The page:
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Letter from the Middle East: NOCs juggle priorities

From boosting oil production to throttling it back and with challenging oil and gas dynamics in both the short and longer-term, the region’s producers have their hands full

Opec machinations and the minutiae of the coronavirus’s impact on energy demand may attract most energy reporting attention, but the Middle East’s NOCs are quietly dealing with a set of unprecedented shocks to their businesses. So far, they are mostly managing, but their long-term plans have been cast into doubt.

Before the pandemic, the region’s largest NOCs were planning for a gradual end to Opec+ cuts and at last beginning to regain market share; a need to expand their gas production to meet local demand and grow exports; and a gradual transition to a different set of demand and climate drivers. In line with these imperatives, they were investing in more challenging gas reservoirs, thinking about their carbon footprints, and expanding refining and petrochemical businesses—both at home and in the markets of their main Asian customers.

Initially, the concern was to maintain continuity of operations and avoid infection at production sites. Recent investments in automation and remote working have paid off. Kuwait Oil Company is now returning to on-site work, with 30pc of staff initially coming back.

But Covid-19 remains a potent threat. Iran, one of the hardest-hit countries initially, is suffering a second wave; Iraq’s outbreak is accelerating; and war-torn Yemen is tragically now facing a severe pandemic. In Gulf Cooperation Council (GCC) countries, death rates remain low: the UAE appears to be returning to semi-normality, cases are falling from high levels in Qatar and Kuwait’s rates are flattish. However, numbers are rising worryingly in Saudi Arabia, Oman and Bahrain.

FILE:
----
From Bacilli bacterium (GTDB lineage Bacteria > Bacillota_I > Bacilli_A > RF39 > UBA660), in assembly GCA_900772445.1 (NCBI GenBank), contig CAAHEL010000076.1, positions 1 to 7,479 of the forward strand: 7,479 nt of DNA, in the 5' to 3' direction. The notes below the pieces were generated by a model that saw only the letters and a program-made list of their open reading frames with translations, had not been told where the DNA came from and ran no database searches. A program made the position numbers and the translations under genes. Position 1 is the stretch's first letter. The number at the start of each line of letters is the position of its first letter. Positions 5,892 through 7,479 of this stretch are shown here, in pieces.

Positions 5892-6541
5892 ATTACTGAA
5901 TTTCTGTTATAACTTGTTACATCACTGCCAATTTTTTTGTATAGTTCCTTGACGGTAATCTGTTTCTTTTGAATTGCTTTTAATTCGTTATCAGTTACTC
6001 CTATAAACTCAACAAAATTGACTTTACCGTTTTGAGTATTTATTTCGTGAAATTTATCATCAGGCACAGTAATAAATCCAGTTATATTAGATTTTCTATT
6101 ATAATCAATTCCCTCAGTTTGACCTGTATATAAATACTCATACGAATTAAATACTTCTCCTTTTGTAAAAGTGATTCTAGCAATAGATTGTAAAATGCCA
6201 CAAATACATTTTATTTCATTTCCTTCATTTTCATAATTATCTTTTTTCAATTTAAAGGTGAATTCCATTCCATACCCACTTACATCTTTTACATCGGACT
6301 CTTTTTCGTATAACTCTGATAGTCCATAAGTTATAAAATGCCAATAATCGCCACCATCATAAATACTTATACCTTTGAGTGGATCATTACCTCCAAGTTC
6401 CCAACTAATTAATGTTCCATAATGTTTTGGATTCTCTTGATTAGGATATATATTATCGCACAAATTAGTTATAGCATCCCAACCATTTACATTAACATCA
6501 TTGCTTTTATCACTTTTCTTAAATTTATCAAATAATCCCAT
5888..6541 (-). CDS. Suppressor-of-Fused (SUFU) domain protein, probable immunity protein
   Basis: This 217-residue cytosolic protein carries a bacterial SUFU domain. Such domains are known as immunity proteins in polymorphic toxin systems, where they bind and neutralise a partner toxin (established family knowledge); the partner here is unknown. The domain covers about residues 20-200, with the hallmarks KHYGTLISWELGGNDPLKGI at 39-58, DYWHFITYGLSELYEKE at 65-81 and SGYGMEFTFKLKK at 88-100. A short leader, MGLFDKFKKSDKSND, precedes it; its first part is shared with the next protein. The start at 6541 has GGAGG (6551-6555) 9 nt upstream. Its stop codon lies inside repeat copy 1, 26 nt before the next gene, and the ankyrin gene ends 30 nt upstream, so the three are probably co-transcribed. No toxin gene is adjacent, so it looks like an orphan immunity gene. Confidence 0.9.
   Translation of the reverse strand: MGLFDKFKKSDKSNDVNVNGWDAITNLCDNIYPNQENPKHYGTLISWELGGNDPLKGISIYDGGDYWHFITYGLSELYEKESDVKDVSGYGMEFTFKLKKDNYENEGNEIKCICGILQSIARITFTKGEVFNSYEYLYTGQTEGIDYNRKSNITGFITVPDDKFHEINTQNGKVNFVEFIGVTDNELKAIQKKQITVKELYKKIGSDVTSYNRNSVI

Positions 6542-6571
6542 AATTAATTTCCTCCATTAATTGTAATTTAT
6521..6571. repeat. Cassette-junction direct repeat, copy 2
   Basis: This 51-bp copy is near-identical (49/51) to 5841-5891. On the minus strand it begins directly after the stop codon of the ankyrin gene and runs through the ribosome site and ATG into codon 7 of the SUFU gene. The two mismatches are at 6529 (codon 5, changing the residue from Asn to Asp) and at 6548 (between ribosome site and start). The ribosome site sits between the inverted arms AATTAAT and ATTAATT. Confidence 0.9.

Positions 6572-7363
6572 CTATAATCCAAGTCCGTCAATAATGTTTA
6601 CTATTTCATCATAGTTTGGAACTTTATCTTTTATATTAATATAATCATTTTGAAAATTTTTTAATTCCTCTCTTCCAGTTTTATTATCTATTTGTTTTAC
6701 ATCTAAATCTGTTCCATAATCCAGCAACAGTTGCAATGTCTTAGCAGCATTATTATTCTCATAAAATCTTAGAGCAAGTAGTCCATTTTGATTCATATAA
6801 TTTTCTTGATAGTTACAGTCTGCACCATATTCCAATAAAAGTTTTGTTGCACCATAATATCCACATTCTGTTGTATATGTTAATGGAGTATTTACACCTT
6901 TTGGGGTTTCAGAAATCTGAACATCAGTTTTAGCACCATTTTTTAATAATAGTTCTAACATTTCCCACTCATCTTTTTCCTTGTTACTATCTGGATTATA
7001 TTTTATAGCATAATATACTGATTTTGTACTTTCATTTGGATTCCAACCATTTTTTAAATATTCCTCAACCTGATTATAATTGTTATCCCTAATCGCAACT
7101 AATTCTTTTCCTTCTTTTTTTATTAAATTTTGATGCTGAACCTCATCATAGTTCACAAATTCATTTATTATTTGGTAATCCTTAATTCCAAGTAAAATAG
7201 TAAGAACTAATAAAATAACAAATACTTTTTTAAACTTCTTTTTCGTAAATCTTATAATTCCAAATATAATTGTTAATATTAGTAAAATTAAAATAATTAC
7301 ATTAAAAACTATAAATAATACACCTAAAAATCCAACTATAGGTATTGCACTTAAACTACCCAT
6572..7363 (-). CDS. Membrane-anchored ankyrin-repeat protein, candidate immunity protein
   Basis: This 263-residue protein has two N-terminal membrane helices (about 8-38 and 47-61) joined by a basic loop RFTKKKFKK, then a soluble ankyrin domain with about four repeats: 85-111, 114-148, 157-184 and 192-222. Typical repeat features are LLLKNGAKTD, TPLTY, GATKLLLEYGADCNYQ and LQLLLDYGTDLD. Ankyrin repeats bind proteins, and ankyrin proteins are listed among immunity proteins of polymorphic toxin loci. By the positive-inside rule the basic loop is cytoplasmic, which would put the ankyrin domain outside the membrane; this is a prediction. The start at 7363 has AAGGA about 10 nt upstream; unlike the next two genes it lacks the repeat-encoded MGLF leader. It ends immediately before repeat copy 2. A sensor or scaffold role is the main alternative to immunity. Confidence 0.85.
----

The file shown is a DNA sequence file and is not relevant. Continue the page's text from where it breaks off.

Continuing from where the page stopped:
All change

In March, Saudi Aramco and Abu Dhabi’s NOC Adnoc were asked to ramp up production dramatically and bring forward capacity expansion plans. Then from May, they and other NOCs have had to scale back output even more sharply to meet revised Opec+ obligations. Some arm-twisting by Riyadh has brought recalcitrant members into line. But Mid-East Gulf producers have a tricky balancing act of cutting costs today and planning to regain their market share on an uncertain timescale while still retooling themselves for a climate-friendly future.

Finding sufficient demand for the Gulf’s new gas supplies is now more of a concern

Opec+ cuts brought with them further challenges, such as how to meet gas demand as the Gulf heads into its summer peak. Iraq, which is short of gas and power anyway, has weighed how to distribute cuts between its fields most efficiently, with associated gas being a key factor.

Demand for fuel, and jet fuel in particular, has been hard hit—as it has around the world—requiring refining and trade flow rejigs. There are signs that electricity demand fell in some Gulf countries in April, and, with substantial numbers of expatriate workers departing, energy consumption is likely to be weaker than previously expected. Saudi Arabia is forecast to lose 1.2mn expatriates this year, and 100,000 have already departed Kuwait. GCC economies are forecast by the IMF to shrink by 7.6pc in 2020, including the impact of the Opec+ cuts.

Gas headaches

Massive investments in gas were underway or planned in Saudi Arabia, the UAE and Oman, in addition to Qatar’s expansion of its world-leading LNG exports by the middle of the decade. Some of these, such as Adnoc’s Dalma offshore sour gas field, have been pushed back, partly to renegotiate better prices from contractors, but nothing appears to have been sidelined yet. Adnoc did succeed in raising $10.1bn by selling 49pc of its gas pipeline unit to a consortium of international investors in June, a welcome influx of capital and a sign of confidence in the UAE’s prospects and the robustness of its domestic gas demand.

7.6pc – Decline in GCC economies in 2020

Finding sufficient demand for the Gulf’s new gas supplies is now more of a concern, given the economic slowdown, reductions in subsidies and the rise of non-gas generation. Nuclear and coal-fired plants are set to start up in the UAE this year, and solar power is gaining across the region.

Saudi Arabia is about to announce another world-record low solar bid for its latest project, beating the 1.35¢/kWh offered for Abu Dhabi’s 2GW Al Dhafra plant in April. Such renewable gains are one welcome sign of diversification towards a less oily future, amid an otherwise tough landscape.

Robin M. Mills is CEO of Qamar Energy and author of The Myth of the Oil Crisis

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